Image source: kubeflow

Main source page of all the images above: https://www.kubeflow.org/docs/started/kubeflow-overview/

On-premise and Cloud Deployment

Kubeflow has on-premise and cloud deployment capabilities that Google’s Anthos support. Anthos is a hybrid and multi-cloud application platform built on open source technologies, including Kubernetes and Knative. Anthos lets you create a consistent setup across your on-premises and cloud environments, where policy and security automation is possible at scale. Kubeflow can be deployed on IBM Cloud, AWS, and Azure as well.

3. Datarobot

DataRobot is an end-to-end enterprise platform that automates and accelerates every step of your ML workflow. Data Scientists or the operations team can import models programmed using Python, Java, R, Scala, and Go. The system includes frameworks in pre-built environments like Keras, PyTorch, and XGBoost that simplify deployment. You can then test and deploy models on Kubernetes and other ML execution environments that are available via a production-grade REST endpoint. DataRobot lets you monitor service health, accuracy, and data drift and generates reports and alerts for overall performance monitoring.

Components

• REST API-Helps quickly deploy and interact with a DataRobot-built model.

• Model Registry - The Model Registry is the central hub with all your model packages containing a file or set of files with model-related information.

• Governance and Compliance -This component helps comply with your models and
ML workflows with the defined MLOps guidelines and policies.

• Application Server -This component handles authentication, user administration, and project management and provides an endpoint for APIs.

• Modeling workers - This computing resource allows users to train machine learning models in parallel and even generate predictions at times.

• Dedicated prediction servers -Help monitor system health and make real-time decisions using key statistics.

• Docker Containers - This helps run multi-instance services on multiple machines, offering high availability and resilience during disaster recovery. Docker containers allow enterprises to run all of the processes on one server.

Features

1. Monitor MLOps models for service health, data drift, and accuracy.

2. Custom Notifications for user deployment status.

3. Management and replacement of MLOps models along with the documented record of every change that occurs.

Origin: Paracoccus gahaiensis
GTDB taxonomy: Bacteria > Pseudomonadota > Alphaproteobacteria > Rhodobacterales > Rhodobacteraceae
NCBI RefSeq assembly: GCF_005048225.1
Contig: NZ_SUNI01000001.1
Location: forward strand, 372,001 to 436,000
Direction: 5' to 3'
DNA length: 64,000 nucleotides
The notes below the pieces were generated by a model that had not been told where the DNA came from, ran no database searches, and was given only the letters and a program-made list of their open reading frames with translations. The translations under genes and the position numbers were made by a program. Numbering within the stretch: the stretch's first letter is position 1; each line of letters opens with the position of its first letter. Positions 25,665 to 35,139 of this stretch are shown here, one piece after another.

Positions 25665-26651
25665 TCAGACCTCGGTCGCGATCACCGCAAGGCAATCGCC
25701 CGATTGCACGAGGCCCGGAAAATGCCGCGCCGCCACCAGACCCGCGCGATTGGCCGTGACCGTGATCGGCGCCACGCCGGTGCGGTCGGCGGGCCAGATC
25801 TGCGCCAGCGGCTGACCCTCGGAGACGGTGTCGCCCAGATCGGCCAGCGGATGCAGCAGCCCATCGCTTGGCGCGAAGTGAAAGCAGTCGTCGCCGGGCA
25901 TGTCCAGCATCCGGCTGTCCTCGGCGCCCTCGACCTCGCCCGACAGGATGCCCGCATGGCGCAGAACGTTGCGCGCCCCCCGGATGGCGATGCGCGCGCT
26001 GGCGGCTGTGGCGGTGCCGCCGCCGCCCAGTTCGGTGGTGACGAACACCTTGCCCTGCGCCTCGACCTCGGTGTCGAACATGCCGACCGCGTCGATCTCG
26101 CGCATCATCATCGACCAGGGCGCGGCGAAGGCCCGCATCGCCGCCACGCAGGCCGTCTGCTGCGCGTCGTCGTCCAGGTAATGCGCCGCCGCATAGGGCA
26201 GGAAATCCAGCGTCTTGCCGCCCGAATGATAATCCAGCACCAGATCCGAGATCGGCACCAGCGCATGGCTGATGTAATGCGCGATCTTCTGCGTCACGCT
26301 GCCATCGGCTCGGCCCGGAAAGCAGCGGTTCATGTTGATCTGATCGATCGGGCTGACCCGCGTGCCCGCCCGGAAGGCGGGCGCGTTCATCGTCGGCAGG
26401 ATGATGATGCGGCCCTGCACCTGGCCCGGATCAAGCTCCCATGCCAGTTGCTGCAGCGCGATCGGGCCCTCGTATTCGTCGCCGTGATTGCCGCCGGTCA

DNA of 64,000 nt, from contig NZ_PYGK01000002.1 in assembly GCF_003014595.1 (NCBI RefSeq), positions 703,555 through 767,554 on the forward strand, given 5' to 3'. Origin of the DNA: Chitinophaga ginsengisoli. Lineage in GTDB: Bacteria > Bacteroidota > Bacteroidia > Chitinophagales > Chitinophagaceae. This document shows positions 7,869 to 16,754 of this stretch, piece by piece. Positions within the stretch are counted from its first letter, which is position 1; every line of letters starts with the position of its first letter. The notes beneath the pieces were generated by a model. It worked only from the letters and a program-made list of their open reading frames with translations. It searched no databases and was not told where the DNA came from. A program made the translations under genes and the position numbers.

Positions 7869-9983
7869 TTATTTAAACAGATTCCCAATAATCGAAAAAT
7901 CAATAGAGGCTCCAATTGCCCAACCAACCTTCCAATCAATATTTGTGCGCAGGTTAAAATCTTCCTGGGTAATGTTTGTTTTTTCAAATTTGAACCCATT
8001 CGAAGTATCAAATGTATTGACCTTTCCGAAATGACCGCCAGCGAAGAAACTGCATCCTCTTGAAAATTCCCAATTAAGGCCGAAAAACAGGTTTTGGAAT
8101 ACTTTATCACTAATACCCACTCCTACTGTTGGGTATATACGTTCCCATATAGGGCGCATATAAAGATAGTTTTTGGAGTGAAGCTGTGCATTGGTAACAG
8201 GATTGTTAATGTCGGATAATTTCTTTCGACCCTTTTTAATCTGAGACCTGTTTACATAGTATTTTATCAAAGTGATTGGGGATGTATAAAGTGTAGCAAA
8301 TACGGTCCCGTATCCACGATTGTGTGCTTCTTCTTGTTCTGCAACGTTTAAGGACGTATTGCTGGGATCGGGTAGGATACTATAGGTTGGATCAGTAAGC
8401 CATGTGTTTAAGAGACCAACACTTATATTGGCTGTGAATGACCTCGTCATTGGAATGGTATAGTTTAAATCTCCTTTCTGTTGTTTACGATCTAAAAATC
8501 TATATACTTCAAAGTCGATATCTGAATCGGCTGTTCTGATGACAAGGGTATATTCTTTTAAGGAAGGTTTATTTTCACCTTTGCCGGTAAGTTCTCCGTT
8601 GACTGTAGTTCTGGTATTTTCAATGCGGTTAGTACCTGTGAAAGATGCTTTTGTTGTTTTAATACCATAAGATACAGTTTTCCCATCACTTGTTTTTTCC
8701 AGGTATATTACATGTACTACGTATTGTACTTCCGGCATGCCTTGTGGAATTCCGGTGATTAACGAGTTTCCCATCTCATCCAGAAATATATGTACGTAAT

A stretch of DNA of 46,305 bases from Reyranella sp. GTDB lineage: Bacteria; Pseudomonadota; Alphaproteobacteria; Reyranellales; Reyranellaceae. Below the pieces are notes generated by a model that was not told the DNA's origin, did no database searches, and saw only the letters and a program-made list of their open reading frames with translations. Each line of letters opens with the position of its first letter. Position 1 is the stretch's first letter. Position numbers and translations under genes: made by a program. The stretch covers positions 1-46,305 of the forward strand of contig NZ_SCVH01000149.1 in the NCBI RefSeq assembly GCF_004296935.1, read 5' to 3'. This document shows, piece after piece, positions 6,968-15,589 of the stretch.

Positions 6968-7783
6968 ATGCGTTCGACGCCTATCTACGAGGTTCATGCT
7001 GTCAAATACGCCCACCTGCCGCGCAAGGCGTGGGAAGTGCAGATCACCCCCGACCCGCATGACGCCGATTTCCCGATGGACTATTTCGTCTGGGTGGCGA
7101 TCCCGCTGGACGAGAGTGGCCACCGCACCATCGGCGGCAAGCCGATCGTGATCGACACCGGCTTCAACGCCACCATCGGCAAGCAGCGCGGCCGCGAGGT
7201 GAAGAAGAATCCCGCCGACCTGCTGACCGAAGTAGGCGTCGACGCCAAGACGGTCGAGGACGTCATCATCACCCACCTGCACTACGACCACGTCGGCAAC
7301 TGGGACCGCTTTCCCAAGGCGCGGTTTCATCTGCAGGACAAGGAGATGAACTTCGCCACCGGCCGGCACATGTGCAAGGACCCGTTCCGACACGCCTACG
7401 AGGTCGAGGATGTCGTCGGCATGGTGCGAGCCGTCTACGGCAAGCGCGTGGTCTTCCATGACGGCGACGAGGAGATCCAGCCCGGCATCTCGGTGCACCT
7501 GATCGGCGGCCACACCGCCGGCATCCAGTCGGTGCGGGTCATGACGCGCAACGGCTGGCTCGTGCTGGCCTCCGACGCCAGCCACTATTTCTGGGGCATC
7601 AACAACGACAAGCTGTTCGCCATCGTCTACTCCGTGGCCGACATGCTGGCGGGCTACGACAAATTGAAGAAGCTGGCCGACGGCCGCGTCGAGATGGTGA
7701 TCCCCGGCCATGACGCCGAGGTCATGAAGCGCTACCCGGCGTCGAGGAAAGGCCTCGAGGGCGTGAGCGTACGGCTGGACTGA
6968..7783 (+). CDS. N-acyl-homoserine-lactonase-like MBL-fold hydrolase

4. Establish governance roles and processes for each deployment.

5. Real-time deployments using DataRobot Prediction API & HTTP Status Interpretation.

6. Optimization of Real-Time Model Scoring Request Speed.

7. Batch deployments using Batch Prediction APIs and Parameterized Batch Scoring Command-line Scripts.

Architecture

Image source: Datarobot community

The web UI and APIs feed business data and model information predictions to the application server.

The App Server handles user administration tasks and authentication. It also acts as the API endpoint.

The queued modeling requests are sent to the modeling workers. These stateless components can be configured to join or leave the environment on-demand.

The data layer is where the trained models are written back. Their accuracy is indicated on the model Leaderboard through the Application Server.

The Dedicated Prediction Server uses key statistics for instant Decisioning and provides data returned to the Application Server.

On-premise and Cloud Deployment

DataRobot can be deployed for on-premise enterprise clients as either a standalone Linux deployment or a Hadoop deployment. Linux deployments allow clients to deploy the platform in multiple locations from physical hardware and VMware clusters. They also help deploy using virtual private cloud (VPC) providers. Hadoop deployments help install in a provisioned Hadoop cluster which saves on hardware costs and simplifies data connectivity.

4. Azure ML

Azure Machine Learning (Azure ML) is a cloud-based service for creating and managing ML workflows and solutions. It helps data scientists and ML engineers leverage data processing and model development frameworks. Teams can scale, deploy and distribute their workloads to the cloud infrastructure at any time.

Components

• A Virtual machine (VM) is a device on-premise or in the cloud that can send an HTTP request.